Atari 2600 Entertainment Console

Oh Yeah, Baby! Look at that Veneer!

The other day, my 14-year-old daughter and I were driving to school, passing the time listening to “Hey Ya!” by Outkast. When it got to the part that says, “Shake it like a Polaroid picture,” something dawned on me. I reached over and turned down the volume, and posed a question:

“Do you even know what a Polaroid picture is?”

“No.” The blank look on her face (though unfortunately common to teenagers) said more than her response. I then spent the next five minutes explaining what an impressive development Polaroid photos were at a time when you had to take your film in to get it developed, and how people would shake them to get them to develop even faster. It then dawned on me: I could give a long list of technologies that I’m nostalgic for. But things move so fast now, kids don’t even have the time to develop an emotional attachment to them. I’m only 34 years old, and there has been monumental development in tech during that time. Do you remember:

  • Having friends whose parents still had black and white TVs?
  • The leap from broadcast TV to cable?
  • The advent of VCRs (let alone DVDs)?
  • The time you got your first microwave?
  • Small floppies replacing big ones?
  • Hard drives becoming standard on computers?
  • CD-ROMs replacing floppy drives?
  • Computer graphics that consisted of only 4 colors? 16 colors? 32 Colors? 256 Colors?
  • MS-Dos?
  • The significance of 640K?
  • BBSes?
  • 2400Bps modems? 9600? 14.4K? 28.8? 56.6? The switch to DSL, then Cable, then Fiber Optic connections?
  • Prodigy? Compuserve? AOL as an online portal? Juno? NetZero?
  • Telnet? IRC?
  • The first ISP in your area to offer a real internet connection to the World Wide Web?
  • The WWW when it was still mostly just a collection of unadorned hyperlinks?
  • Rotary phones?
  • Pulse-dial touch pad phones?
  • Old-school cordless phones (with the big antenna)?
  • The first time you saw a cell phone?
  • The first time you knew someone who had a cell phone?
  • The first time you bought a cell phone?
  • The first time your cell phone became Internet capable?
  • Atari, ColecoVision, Commodore64, Tandy, Amiga?
  • The enormous leap from Atari > Nintendo 8 bit?
  • The enormous leap from Nintendo 8 bit > Super Nintendo and Sega Genesis
  • The idiotic purchase (which I made, natch) which was the Sega CD?
  • The first time you saw real 3D graphics in a console game?
  • The first time you saw real 3D graphics on a game you played ON YOUR PHONE?!?!

This list is, of course, only partial. All of these changes have happened in my lifetime, and most of them have happened within the last 10-20 years. Kids that are in high school today don’t remember a time when high-grade technology wasn’t ubiquitous. They don’t remember life without the Internet. They never had to understand the Dewey Decimal system well enough to look up a book in a library card catalog. They don’t even know what it’s like to try to figure things out in a world without Google!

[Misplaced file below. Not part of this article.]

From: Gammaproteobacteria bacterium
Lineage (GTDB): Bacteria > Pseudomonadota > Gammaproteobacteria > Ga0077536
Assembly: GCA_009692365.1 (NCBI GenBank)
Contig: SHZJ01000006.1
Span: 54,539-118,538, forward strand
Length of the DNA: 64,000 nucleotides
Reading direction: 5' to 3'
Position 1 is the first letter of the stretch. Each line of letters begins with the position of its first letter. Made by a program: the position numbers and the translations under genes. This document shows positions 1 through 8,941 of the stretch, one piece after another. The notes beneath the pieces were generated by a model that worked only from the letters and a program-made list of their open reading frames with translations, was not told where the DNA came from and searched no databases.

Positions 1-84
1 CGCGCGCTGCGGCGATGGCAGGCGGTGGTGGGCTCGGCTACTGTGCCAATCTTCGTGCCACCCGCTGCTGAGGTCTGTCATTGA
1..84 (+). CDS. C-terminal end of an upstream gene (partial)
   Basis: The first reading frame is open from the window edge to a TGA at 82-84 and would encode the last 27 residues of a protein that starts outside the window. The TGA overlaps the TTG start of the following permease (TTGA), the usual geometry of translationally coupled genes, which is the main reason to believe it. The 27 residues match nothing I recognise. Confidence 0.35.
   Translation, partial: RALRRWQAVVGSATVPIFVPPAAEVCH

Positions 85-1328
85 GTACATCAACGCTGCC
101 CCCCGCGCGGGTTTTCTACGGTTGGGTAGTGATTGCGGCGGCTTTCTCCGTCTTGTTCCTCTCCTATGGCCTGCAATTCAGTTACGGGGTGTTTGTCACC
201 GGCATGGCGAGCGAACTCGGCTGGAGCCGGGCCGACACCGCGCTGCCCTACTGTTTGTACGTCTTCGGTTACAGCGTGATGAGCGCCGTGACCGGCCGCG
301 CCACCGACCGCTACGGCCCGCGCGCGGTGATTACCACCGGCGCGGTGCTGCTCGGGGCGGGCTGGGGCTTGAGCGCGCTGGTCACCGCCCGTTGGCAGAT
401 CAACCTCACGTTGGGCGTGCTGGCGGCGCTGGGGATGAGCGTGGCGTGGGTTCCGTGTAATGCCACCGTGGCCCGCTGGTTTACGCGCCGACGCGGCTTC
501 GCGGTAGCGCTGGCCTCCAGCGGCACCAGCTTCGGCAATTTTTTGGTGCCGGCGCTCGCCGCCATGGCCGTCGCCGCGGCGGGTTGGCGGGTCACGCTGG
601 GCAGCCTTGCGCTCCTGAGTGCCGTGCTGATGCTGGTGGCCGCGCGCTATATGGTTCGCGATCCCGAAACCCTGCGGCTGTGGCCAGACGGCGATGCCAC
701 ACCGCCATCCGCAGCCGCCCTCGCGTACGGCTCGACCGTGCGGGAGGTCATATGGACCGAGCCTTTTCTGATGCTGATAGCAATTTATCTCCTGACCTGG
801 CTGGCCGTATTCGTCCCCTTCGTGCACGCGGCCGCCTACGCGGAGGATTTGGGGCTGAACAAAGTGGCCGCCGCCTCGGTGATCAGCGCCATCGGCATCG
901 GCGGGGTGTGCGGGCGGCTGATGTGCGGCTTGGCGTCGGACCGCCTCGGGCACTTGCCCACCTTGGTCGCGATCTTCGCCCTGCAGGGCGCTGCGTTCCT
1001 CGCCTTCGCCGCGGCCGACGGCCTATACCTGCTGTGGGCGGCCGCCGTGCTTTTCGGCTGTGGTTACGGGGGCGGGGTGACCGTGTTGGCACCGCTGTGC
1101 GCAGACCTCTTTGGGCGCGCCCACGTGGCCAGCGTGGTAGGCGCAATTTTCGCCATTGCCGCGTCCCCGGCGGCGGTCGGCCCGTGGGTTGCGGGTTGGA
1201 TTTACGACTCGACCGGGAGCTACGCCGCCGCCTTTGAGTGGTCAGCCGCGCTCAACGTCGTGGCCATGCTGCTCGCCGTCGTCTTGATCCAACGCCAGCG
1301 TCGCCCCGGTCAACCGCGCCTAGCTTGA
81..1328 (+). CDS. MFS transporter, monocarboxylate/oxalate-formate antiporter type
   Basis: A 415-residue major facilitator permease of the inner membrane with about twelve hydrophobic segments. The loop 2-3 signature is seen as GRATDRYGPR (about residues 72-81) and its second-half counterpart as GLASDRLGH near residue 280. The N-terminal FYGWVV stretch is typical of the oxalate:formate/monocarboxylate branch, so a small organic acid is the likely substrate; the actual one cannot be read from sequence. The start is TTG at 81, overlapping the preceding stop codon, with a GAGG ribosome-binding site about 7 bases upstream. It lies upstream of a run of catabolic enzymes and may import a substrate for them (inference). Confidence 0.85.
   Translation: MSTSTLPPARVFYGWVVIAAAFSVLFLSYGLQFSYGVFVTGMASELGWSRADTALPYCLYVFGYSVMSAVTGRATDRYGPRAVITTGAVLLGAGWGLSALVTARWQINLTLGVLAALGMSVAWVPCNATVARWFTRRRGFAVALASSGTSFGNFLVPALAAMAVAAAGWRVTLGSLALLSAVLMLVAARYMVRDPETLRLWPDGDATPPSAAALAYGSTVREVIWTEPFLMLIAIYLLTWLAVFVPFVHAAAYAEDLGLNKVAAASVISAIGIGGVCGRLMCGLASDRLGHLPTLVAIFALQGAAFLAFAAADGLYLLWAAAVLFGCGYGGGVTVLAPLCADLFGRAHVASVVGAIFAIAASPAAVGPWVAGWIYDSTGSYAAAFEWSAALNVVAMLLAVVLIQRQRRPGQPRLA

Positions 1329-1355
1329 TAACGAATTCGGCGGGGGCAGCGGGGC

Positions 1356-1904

Space Invaders (1980)

Screenshot of Space Invaders (1980) - Taken From Stella, The Atari Emulator

And since the saturation of technology in society is so complete, they don’t have time to get attached to certain platforms or devices. 30 years from now, do you think people will wear shirts with the Xbox 360 or PS3 logo on them? Not a chance. But just last weekend, I saw an Atari logo t-shirt in the graphic tees section of Target. Atari was cool so long ago that they thought it was a good idea to put faux wood paneling on it. How is it still part of pop culture? Because it was all we had. It was new, unique, and exciting. And it didn’t get replaced by something else for quite a while. There really was no such thing as console wars back then. Moore’s Law hadn’t really kicked in to high gear. Nobody was imagining the kind of computing power we’d have in our toys in the 21st century, let alone in actual computers.

It makes me sad to think that generations only a little bit younger than my own take the breathtaking speed of technological advancement for granted. They don’t recognize the sound of a modem handshake, and they have no idea how thrilling it was when the public Internet was young. For heaven’s sake, most of them have never even seen, let alone used, a pay phone. Everything is different. And it will continue to change at an astonishing pace.

I’m glad I grew up when I did. I’m glad I saw this all unfold – slowly, awkwardly, attaining grace and proficiency over time. I’m glad I knew what it was like when every processor upgrade meant a noticeable boost in speed, and you measured RAM in kilobytes, then megabytes, never dreaming of what would come and how it would blow your mind. And now with the advent of advanced robotics, nanotechnology, exotic materials, solid state devices, and more, I’m certain that I’ll see an entirely new revolution of new science unveiled before another 20 years go by. I’m happy to know that through it all, I’ll never lose my sense of wonder as I watch technology progress. It’ll always be new and exciting, with a sense that science fiction is becoming science fact, right before my eyes.

It’s a pretty cool time to be alive.

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